Nine matches, 32 goals and enough drama to more than tide us over until the Champions League gets underway on Tuesday. The Premier League rarely fails to deliver, and it has come up with the goods once again.
We've seen upsets, comebacks, upset-comebacks, fallouts, reunions, new signings coming good, departing players receiving dog's abuse, and a top-four scrap emerging. And we haven't even concluded the matchweek yet.
So, with plenty to be getting on with, here are the notes on the best of what we've seen so far.
Jurgen Klopp Knows All & We Really Should Just Stop Ever Questioning Him
Shortly after Mohamed Salah had opted to go it alone and fluff an effort rather than play a straightforward pass into Sadio Mane in the 3-0 victory over Burnley two weeks ago, the Senegalese was subbed, and looked incensed at his teammate as he took to the bench. It turned into one of the stories of the weekend, as Liverpool's formidable attacking unit was possibly coming apart at the seams.
Jurgen Klopp, meanwhile, looked back at his winger throwing a strop on the bench behind him and shrugged it off with a chuckle. When asked about the incident after the game, he remarked in his usual laid-back manner that it was nothing, hinting that it had been overblown by the press for the purposes of a story.
It's exactly what any manager would have said, granted. However, nonetheless, one international break later, it seems he was once again on the money. The pair shared Liverpool's three goals against Newcastle, with Mane at the double and Salah clinching the third, and you don't have to be an expert at body-language to see there was minimal tension between them.
The Reds are now five points clear at the top of the league after just five games.
Moussa Djenepo Looks an Inspired Addition
A few miles south at Mane's former employers, Southampton have taken their time in replacing him since his move to Merseyside three years ago; but the early signs suggest they may finally have pulled it off.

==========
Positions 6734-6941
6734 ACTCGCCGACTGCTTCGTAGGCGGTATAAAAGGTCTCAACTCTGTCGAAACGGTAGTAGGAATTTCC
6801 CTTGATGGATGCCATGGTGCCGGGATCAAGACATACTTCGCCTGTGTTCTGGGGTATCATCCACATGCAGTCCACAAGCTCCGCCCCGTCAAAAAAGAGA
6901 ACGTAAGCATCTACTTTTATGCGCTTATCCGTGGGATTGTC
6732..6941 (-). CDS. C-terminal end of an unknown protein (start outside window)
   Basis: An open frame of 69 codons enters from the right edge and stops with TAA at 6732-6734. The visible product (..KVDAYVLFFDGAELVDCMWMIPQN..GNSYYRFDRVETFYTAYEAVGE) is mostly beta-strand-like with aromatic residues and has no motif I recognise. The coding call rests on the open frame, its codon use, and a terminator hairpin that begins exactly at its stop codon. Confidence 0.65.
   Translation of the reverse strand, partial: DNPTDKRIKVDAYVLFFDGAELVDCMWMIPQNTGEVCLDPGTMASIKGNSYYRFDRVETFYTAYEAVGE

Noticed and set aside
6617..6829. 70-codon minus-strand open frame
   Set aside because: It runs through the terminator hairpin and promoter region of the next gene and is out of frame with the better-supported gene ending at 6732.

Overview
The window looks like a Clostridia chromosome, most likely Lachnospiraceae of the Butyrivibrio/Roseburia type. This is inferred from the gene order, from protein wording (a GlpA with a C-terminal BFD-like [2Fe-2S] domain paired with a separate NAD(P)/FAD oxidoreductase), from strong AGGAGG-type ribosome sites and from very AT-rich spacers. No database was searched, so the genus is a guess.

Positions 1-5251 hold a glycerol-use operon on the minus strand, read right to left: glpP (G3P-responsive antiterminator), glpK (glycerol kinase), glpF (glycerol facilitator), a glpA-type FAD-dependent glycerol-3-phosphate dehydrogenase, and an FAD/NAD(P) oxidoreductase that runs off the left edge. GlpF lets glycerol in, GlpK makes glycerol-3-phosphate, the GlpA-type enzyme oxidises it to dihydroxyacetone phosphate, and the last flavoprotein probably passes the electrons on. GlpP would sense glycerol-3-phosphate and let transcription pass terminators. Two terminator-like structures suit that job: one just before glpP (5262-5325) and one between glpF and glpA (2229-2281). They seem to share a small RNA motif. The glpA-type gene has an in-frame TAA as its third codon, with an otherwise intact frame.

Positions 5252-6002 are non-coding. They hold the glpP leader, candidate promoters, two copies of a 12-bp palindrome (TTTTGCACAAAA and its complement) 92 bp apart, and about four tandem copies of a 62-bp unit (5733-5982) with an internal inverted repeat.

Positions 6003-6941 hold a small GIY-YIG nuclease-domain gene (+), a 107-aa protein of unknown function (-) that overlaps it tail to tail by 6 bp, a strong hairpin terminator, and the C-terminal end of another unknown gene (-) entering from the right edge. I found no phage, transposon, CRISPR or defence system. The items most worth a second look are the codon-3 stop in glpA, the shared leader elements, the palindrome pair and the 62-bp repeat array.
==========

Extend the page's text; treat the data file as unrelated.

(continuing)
There were clear shades of Mane when Mali international Moussa Djenepo came rampaging in from the left, weaving past the Sheffield United defence at pace before calmly slotting past Dean Henderson from the edge of the area to give his side the decisive lead; but the comparisons between the two go beyond their dynamic styles of play.
Above all else, Djenepo seems to have brought to the table the sort of match-winning influence that Mane once carried. He missed the draw with Manchester United before the break, but Southampton have now won the two games the 21-year-old has started after losing their opening two, and he has scored the opening goal in both. We'll leave you to decide whether that's coincidental or not.
Frank Lampard Isn't Scared to Mix it Up
There have been more than a few question marks raised over Frank Lampard's start to life as Chelsea manager, with the Blues looking more than a bit fragile in each of their Premier League matches so far. Sitting on five points from their first three matches, one of the main questions asked of him throughout this period is whether or not he was tactically adaptable enough to change things up when they aren't working and get tune out of his team, but in the 5-2 victory over Wolves, he put that to bed.
Reverting to Antonio Conte's 3-4-3, out of nowhere, Chelsea ran riot.
Fikayo Tomori made his first Premier League start under Lampard - getting things started with a screamer - while Tammy Abraham (doing his best Didier Drogba impression) bagged a hattrick. Mason Mount getting in on the action means all of Chelsea's goals this season have come from academy graduates.
Once again, the Blues conceded twice, hinting at the same defensive frailties that have frequently reared their head, but over the piece, it was a far more measured, composed performance than we've seen from them so far.